From Frenzy to Focus: Rhonda Petit Of 3x5 Coaching On How We Can Cancel Hustle Culture And Create A New Sustainable Work Paradigm

An Interview With Drew Gerber

Drew Gerber, CEO of Wasabi Publicity
Authority Magazine
11 min readMar 16, 2023


Get into the spirit of the game. Spirit is life, love and light. Show up authentically. You are a spirit. Spread and share your gift. Give — Grow — Invest — Transform!

“Hustle Culture” is an ethos often propounded by young self-proclaimed internet gurus that centers around the idea that working long hours and sacrificing self-care are required to succeed. This mentality may have gained popularity in the mid-2010s, but it has peaked, and now it has been sardonically renamed “Burnout Culture.” So why exactly is Hustle Culture the wrong path to take? What damage can it cause? What is a viable, sustainable alternative to hustle culture? How can we move from Frenzy To Focus? In this interview series, we are talking to business leaders, mental health leaders, marketing experts, business coaches, authors, and thought leaders who can share stories and insights about “How We Can Cancel Hustle Culture And Create A New Sustainable Work Paradigm.” As a part of this series, I had the distinct pleasure of interviewing Rhonda Petit.

Rhonda is a Sales and Business Peak Performance Coach and the Founder and CEO of 3x5 Coaching, where she works with both corporations and individuals to grow, unleash and activate more of their true potential and power. Prior to launching her coaching business, Rhonda worked in sales for 35 years with clients at Fortune 500 and Fortune 1000 companies. Her book, The Spirit of Selling: Using Universal Laws for Sales Success, contains actionable insight into the universal laws that govern successful selling.

Thank you so much for joining us in this interview series! Before we dive in, our readers would love to know how you got from “there to here.” Inspire us with your backstory!

We didn’t have much when I was little, and I was certainly motivated for financial gain at an early age. Mom would worry about the price of butter; we ate meals of hot dogs, tuna casserole, and the worst was liver dumplings. Then came a transformation once my parents started building their Amway business. I watched them go from negativity, lack, and a scarcity mentality to an attitude of possibility and abundance.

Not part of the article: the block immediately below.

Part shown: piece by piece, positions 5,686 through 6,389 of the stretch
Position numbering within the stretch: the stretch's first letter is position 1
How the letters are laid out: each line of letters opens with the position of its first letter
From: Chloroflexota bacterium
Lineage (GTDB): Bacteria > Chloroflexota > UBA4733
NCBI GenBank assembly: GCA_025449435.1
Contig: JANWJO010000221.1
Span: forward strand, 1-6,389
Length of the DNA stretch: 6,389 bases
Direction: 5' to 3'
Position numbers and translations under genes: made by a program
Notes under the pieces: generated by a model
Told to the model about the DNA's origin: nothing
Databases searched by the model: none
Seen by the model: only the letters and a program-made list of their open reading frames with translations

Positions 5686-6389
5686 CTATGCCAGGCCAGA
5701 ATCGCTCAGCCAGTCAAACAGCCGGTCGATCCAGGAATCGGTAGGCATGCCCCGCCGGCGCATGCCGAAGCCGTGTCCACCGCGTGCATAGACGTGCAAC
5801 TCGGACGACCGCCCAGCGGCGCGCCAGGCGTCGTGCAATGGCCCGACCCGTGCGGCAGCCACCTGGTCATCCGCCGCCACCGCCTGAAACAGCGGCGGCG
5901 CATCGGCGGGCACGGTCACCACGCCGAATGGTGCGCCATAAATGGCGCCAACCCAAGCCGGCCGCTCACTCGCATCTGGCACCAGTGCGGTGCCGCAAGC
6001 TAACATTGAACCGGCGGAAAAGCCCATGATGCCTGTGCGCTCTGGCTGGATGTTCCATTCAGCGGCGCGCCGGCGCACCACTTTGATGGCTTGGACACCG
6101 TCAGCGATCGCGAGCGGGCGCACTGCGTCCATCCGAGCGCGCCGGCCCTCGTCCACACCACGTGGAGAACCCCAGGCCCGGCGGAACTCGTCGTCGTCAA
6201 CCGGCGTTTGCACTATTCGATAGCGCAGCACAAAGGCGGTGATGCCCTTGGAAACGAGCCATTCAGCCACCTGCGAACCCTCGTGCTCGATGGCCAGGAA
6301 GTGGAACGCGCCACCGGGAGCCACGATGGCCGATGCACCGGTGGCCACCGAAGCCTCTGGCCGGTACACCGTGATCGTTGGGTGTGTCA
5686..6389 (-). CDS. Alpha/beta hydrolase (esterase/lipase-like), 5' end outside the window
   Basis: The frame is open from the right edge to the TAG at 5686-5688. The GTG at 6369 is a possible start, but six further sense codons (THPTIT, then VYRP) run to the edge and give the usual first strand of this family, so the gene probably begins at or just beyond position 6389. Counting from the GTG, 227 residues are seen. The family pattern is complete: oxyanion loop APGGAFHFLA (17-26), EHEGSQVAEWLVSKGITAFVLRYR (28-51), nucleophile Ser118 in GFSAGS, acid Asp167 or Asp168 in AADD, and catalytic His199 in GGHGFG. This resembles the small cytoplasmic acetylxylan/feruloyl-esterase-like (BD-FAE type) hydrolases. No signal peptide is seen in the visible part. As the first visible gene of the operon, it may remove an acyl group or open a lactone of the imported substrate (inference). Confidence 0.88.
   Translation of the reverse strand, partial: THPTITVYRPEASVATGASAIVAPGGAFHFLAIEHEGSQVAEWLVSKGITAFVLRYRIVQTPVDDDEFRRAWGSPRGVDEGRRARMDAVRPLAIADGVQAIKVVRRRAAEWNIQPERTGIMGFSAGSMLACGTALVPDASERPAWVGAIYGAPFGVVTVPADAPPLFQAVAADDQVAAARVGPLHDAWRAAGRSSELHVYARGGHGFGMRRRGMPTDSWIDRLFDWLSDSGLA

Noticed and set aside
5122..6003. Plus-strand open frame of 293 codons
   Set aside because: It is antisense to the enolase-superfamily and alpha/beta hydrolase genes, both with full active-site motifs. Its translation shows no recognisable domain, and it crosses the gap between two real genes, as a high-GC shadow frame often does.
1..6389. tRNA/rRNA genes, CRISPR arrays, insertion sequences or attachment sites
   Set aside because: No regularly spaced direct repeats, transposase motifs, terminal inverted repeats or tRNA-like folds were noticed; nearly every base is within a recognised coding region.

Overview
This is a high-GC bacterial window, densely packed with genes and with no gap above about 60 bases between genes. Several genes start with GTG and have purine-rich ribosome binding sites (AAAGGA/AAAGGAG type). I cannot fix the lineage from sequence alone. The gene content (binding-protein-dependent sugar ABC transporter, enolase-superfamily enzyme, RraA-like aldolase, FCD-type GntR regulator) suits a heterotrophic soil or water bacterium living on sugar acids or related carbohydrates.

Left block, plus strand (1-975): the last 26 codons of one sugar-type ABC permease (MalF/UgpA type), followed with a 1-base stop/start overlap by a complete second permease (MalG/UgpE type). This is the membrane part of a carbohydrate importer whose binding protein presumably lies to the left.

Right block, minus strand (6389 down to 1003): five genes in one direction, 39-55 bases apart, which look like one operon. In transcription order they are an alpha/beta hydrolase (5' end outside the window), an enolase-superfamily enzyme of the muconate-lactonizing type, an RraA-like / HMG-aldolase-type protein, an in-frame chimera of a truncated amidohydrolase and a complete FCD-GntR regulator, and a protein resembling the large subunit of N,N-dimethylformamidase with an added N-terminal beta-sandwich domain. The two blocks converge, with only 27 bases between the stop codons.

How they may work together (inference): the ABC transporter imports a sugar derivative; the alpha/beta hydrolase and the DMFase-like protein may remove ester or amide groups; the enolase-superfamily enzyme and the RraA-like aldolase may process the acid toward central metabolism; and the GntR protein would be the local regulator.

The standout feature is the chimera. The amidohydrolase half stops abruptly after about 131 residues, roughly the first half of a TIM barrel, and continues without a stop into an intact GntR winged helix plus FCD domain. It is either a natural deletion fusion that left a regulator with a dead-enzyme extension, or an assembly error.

My sales career started with babysitting when I was 12, but my first big break was a job selling salts, solvents, and acids. I’d been a chemistry major, and everything started falling into place. Life has a beautiful way of unfolding into new experiences. Those early jobs had been stepping stones that led me to a sales career that has spanned more than 35 years.

Now, I coach sales executives involved in B2B medical device sales. It’s an honor to work with corporations focused on improving the human condition and with individuals looking to grow, unleash, and activate more of their true potential and power.

Tell us about your typical day!

I wake up at 6 a.m. and start with reading and meditation, then I get some sort of exercise, whether that’s going to the gym or going for a walk or a run. I usually spend 10 a.m. to noon working on projects or meeting virtually with clients. I’ve been focusing more on holistic eating lately, for source energy, so I’m prioritizing that at mealtimes. After lunch, I’ll keep working until about 4:30 p.m. Then, in the evening, I do whatever else needs to be done and spend quality time with my family. If I’m working past 5 p.m., my husband comes into my office and starts flickering the lights, signaling it’s time to head downstairs. Time blocking and having those work-life boundaries are important.

What lessons would you share with yourself if you had the opportunity to meet your younger self?

Observe rather than react. I’ve talked about in my book, The Spirit of Selling, that it’s like you’re sitting in the movie theater seat and you’re just watching what’s happening as opposed to jumping into the movie and becoming part of it. This doesn’t mean taking a passive role in your own life. It means you’re not getting wrapped up in other people’s agendas,dramas, and problems. Be really aware of how you’re spending your time and energy.

For me, meditation is a key piece of this. You can also simply take some time to reflect and review your day, your week, or your year. Look at what you’ve learned and do some introspection on how you can leverage that knowledge. How can that information help shape your future? Doing this review regularly can keep you out of reaction mode, and it can be the antidote to being stressed and running on empty.

I had a customer the other day tell me, “Rhonda, I’m your biggest fan. I thought this problem was going to be a lot worse, but you just handled it.” Instead of getting into the drama of the whole situation, I had just asked: “What is it that we can do to resolve the problem?” If my mind wasn’t in a state of calmness, that may not have been my approach.

Ok, thank you for sharing your inspired life. Let’s start with a basic definition to make sure that all of us are on the same page. How do you define Hustle Culture?